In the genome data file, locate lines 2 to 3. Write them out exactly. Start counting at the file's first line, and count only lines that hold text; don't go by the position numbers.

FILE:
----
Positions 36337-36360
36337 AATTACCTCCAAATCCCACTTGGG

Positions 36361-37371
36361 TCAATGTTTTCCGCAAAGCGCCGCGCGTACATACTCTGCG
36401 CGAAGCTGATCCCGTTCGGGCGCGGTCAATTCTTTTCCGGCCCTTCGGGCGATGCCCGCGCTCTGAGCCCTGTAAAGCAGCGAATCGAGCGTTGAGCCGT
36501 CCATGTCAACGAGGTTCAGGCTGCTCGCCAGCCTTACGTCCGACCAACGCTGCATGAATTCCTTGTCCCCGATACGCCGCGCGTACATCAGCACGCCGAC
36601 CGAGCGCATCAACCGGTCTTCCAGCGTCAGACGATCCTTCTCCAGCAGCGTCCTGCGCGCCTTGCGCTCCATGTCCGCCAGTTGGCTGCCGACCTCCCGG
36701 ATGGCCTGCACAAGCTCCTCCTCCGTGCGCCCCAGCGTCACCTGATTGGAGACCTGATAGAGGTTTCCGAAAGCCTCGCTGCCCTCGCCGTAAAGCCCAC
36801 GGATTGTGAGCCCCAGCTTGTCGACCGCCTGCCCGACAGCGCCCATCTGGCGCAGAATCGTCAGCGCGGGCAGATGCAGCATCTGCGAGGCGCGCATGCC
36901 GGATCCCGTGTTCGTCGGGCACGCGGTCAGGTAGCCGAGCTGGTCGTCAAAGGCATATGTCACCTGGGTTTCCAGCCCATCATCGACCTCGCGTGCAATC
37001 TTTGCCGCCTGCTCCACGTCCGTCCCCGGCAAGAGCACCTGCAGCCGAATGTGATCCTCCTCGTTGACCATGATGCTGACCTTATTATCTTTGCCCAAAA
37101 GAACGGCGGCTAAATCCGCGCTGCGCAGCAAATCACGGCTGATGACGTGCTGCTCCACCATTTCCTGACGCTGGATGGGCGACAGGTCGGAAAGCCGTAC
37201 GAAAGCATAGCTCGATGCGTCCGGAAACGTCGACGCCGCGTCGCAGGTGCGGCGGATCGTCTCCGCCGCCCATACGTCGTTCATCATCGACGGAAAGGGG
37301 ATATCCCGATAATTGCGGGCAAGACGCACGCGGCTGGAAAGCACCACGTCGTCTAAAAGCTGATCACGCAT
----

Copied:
36337 AATTACCTCCAAATCCCACTTGGG

Positions 36361-37371